“They’re great businessmen,” Lopez said. “They find something that’s missing in the TV industry and they just go with it.”

Success as competition in weather media grows

WeatherNation’s maneuvers through an evolving and increasingly competitive weather industry appear to be succeeding, although measuring this precisely is difficult.

Norton said viewership has grown “quite substantially” year over year but did not provide specific audience figures. He said advertising impressions, or the total number of times an ad appears on someone’s screen, have grown more than twofold each year for the past eight years.

Industry data captures part of WeatherNation’s reach.

Roku, a streaming device that connects to TVs and comes with a WeatherNation app installed, had more than 100 million users in 2020, according to data from the research firm eMarketer. Pluto TV, a free streaming service operated by ViacomCBS that carries WeatherNation and Real America’s Voice, was meanwhile expected to surpass $1 billion of ad revenue this year, according to eMarketer.

And WeatherNation has about 700,000 followers on Facebook, some 100,000 more than Real America’s Voice.

“It reminds me of what the Weather Channel looked like 20 years ago — very basic experience with elementary graphics, elevator music played behind local updates, et cetera,” said Michael Greeson, the principal analyst for Aluma Insights, a research firm focused on streaming video. “To put it another way, it appears made for older viewers who just want the basics.”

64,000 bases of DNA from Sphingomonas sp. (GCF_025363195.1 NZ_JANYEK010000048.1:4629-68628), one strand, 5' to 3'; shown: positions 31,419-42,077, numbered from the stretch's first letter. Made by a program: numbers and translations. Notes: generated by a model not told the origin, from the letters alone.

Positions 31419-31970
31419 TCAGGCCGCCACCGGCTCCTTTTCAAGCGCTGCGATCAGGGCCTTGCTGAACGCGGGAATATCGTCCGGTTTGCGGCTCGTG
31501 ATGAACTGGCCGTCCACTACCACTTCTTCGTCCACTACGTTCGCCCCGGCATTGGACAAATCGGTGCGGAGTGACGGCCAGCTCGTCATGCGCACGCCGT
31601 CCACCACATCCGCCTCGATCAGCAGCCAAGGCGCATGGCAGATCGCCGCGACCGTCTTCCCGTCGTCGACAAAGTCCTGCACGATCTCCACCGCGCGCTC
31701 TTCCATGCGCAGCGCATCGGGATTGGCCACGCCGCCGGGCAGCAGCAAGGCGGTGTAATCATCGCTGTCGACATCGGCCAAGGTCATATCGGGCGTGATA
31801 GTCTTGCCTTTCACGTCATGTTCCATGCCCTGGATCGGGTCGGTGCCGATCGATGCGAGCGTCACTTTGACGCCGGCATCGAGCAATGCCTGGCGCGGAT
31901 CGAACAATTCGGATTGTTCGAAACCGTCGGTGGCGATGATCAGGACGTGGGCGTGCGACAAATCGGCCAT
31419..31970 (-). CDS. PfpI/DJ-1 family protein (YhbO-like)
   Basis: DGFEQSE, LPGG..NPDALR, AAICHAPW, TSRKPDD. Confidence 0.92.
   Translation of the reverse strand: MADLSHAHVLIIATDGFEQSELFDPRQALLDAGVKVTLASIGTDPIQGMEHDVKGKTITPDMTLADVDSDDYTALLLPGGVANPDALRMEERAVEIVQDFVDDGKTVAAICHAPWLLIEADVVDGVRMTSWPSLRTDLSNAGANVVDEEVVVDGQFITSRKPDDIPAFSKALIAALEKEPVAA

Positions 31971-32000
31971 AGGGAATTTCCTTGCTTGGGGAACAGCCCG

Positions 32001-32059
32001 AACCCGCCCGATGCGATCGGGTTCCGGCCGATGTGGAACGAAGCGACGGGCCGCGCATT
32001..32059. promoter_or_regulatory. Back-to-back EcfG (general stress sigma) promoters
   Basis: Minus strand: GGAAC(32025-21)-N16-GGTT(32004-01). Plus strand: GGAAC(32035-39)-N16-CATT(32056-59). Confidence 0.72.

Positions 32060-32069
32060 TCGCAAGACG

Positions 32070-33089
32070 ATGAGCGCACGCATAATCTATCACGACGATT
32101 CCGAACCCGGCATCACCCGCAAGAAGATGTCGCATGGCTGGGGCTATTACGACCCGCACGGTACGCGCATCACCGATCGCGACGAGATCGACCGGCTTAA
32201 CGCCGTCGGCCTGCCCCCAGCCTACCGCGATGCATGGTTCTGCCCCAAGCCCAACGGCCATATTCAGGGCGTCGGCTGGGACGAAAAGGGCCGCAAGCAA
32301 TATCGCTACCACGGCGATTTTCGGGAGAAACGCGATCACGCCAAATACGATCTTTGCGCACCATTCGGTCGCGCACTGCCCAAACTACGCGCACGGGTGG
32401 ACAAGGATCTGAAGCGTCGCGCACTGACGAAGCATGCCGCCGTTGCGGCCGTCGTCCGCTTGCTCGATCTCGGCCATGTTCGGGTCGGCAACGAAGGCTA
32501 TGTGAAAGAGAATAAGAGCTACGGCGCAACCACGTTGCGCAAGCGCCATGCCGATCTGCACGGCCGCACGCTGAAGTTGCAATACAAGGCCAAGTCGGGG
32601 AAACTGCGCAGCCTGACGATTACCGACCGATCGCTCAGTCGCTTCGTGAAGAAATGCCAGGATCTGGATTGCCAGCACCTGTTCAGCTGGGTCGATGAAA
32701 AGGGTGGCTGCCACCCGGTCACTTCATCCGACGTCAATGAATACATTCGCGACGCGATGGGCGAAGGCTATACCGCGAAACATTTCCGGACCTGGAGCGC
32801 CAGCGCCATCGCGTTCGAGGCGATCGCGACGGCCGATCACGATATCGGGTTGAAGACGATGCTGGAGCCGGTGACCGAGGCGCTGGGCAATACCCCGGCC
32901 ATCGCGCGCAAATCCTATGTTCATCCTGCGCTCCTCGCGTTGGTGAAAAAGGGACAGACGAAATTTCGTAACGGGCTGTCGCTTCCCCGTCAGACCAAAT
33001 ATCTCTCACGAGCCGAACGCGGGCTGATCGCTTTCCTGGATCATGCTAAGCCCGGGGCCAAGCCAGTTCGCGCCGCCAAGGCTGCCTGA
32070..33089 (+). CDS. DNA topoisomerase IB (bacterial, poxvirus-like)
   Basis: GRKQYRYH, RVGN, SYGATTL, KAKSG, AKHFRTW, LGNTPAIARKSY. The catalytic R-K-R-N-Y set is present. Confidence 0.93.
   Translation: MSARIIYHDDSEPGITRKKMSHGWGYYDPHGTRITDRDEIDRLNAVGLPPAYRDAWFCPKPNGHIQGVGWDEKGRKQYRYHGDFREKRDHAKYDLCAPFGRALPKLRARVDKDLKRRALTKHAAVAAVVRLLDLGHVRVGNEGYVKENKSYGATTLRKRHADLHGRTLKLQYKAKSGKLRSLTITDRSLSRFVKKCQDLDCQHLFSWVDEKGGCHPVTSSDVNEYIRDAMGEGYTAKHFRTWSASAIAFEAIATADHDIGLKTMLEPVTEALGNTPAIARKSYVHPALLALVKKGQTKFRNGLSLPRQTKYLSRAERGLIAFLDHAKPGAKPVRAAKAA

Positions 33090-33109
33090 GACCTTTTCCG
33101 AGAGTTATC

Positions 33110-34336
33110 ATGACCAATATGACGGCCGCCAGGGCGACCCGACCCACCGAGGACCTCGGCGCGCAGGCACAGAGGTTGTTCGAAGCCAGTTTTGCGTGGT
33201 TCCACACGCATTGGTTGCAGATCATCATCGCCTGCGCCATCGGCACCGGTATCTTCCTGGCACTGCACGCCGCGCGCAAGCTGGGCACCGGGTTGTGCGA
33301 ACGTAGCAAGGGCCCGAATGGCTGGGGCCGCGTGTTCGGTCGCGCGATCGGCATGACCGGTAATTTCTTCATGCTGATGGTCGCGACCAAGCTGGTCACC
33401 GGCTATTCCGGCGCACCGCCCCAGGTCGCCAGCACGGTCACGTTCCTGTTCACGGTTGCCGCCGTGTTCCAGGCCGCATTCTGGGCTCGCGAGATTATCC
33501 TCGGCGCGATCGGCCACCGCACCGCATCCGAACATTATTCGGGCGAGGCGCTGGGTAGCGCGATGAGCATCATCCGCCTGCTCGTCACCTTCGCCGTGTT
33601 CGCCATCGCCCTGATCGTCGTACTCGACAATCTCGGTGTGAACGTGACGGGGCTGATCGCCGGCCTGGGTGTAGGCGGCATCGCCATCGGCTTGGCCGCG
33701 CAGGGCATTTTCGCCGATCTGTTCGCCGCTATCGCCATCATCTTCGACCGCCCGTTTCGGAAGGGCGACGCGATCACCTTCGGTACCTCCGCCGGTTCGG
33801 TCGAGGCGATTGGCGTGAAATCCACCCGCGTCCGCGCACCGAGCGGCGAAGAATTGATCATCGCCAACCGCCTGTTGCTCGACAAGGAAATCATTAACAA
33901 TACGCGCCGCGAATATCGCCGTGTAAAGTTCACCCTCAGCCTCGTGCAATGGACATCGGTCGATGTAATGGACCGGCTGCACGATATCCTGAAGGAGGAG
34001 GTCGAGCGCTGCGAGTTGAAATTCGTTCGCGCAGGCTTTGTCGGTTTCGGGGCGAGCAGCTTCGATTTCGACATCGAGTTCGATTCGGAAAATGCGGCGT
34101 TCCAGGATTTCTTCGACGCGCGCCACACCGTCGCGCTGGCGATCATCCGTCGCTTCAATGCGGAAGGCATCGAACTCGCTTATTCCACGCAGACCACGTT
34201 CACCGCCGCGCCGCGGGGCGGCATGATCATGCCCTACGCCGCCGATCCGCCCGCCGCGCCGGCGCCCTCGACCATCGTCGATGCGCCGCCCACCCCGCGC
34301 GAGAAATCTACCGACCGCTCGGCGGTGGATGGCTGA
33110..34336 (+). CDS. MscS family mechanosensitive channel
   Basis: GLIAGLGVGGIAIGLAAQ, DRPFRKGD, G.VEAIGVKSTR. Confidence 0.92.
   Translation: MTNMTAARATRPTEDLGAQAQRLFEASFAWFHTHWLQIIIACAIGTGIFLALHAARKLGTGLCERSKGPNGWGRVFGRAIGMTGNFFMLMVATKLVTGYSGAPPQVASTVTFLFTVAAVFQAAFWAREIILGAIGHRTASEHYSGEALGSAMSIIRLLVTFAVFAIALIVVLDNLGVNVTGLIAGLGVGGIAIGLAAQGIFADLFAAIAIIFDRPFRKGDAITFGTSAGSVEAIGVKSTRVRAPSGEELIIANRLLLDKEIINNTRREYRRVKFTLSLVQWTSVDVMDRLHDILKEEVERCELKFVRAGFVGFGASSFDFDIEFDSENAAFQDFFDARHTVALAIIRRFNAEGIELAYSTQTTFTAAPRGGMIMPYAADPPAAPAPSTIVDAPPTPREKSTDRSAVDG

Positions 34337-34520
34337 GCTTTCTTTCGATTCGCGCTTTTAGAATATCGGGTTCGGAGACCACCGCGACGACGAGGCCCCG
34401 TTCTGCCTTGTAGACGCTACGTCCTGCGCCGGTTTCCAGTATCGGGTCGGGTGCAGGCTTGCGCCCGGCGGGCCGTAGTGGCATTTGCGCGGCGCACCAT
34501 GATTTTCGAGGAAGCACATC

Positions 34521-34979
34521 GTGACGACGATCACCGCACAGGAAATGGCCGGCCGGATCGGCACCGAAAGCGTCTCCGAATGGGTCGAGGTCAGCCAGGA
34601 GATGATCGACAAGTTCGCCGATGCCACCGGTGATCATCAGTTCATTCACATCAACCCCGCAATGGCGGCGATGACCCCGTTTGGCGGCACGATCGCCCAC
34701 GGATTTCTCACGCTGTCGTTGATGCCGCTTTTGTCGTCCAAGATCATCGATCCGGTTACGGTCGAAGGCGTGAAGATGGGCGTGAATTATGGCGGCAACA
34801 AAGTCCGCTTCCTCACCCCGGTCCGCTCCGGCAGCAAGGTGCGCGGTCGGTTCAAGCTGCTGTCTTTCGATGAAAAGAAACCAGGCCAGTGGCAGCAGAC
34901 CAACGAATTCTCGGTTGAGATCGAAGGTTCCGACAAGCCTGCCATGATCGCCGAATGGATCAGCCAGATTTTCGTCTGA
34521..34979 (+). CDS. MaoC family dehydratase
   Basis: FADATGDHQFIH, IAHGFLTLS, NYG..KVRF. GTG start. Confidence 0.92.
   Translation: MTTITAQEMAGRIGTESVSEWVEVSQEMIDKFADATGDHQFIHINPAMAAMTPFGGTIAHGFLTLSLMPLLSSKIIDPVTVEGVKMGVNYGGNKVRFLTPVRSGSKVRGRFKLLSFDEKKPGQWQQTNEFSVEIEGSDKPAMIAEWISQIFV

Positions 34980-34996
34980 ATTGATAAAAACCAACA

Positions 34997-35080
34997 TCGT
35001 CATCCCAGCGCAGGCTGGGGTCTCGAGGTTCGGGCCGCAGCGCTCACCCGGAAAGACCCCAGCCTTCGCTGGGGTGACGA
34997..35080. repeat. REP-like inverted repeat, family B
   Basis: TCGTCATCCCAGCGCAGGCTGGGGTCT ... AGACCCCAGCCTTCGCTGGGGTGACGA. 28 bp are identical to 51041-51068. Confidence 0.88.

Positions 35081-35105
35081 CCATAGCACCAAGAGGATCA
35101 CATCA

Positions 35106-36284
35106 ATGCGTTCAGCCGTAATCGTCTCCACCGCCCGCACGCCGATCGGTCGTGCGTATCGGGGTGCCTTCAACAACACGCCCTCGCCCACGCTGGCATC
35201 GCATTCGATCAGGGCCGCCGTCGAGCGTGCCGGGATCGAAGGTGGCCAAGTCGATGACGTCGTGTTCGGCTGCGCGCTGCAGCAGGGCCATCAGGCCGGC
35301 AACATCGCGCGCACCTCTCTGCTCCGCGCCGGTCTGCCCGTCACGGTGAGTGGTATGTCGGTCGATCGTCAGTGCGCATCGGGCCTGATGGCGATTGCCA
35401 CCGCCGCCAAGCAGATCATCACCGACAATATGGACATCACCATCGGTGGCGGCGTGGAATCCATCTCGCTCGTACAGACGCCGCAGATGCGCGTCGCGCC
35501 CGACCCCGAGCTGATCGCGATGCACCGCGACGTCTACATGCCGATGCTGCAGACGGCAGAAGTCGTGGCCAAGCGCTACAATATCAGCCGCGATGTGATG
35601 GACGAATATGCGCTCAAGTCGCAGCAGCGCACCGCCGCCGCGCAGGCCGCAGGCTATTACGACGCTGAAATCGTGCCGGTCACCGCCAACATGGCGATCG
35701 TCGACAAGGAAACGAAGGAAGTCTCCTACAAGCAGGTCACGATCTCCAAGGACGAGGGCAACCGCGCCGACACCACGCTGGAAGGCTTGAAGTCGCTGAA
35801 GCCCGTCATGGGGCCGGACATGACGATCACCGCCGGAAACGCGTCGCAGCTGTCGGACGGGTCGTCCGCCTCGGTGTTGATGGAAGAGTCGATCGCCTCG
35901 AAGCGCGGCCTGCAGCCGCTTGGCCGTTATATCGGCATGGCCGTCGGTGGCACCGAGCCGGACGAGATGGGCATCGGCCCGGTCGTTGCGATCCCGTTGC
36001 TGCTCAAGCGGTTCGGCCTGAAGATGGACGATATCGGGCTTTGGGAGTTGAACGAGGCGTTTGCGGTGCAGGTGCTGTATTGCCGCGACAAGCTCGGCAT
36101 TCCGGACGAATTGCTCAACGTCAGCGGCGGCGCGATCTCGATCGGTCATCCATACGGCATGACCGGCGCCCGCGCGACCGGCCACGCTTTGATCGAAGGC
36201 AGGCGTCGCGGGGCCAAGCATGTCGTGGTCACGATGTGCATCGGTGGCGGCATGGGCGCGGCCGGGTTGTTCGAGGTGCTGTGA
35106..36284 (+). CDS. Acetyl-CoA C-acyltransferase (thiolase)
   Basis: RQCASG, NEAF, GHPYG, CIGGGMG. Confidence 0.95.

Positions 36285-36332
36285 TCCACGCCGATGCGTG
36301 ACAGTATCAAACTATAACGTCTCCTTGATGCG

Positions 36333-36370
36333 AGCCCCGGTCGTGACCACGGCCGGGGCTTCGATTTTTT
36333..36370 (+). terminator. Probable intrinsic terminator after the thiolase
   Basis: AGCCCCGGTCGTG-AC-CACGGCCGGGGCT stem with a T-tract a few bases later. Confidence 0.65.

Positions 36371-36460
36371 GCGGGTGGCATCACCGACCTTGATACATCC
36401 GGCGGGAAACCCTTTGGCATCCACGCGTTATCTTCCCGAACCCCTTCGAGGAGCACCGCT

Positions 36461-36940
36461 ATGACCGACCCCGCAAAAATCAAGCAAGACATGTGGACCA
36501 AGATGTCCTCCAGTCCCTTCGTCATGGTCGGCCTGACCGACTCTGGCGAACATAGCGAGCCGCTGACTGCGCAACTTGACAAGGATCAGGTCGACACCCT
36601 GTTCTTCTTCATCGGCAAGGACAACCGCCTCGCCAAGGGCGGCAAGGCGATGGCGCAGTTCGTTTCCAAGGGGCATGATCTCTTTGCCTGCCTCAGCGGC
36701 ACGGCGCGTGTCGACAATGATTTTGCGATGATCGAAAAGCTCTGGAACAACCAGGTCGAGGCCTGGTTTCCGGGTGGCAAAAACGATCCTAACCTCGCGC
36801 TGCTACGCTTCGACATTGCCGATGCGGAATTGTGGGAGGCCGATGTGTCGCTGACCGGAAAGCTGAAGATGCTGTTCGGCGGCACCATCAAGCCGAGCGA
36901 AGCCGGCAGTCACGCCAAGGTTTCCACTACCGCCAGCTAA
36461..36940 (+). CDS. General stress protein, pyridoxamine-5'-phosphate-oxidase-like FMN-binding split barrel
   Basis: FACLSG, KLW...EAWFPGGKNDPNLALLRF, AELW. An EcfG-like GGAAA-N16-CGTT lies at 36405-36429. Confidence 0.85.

The Weather Channel and competitors including the newly launched Fox Weather still command large audiences and are pursuing viewers via streaming devices and other new platforms.

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Former WeatherNation employees said they were proud of their coverage and believed it drew significant viewership during major weather-news events such as hurricanes. But they said they were never told how many people were watching.

“I always assumed it was just my mom,” one meteorologist said.

WeatherNation sticks to its mission: ‘This isn’t about politics’

WeatherNation executives did not deny that their programming avoids any mention of climate change, an issue the Weather Channel and even Fox Weather have highlighted as global warming increases the likelihood of severe storms, wildfires and drought.

“We’re a weather forecasting service and the content of our service is tailored to what our viewers have said they want to see,” a company spokesman said in an email. “That’s our policy, weather 24/7/365.”

For BMW of North America, there was reason enough to stop advertising on WeatherNation, although spokesman Phil Dilanni would not go into details. Although the network “was not initially flagged as a potentially problematic outlet for advertising,” Dilanni said, the automaker has determined that the network does not meet its advertising standards.

As for WeatherNation employees’ concerns about appearing as guests on Real America’s Voice, Norton said he considers the segments to be no different from the network’s meteorologists’ appearances on Fox News, MSNBC or other national media. When meteorologists have raised concerns about the politics of Real America’s Voice, he has always pointed back to WeatherNation’s mission and essential function, he said.

“I said, ‘Well, I’m not asking you to believe in the politics,’” Norton said. “‘This isn’t about politics; this is about providing weather information to viewers.’”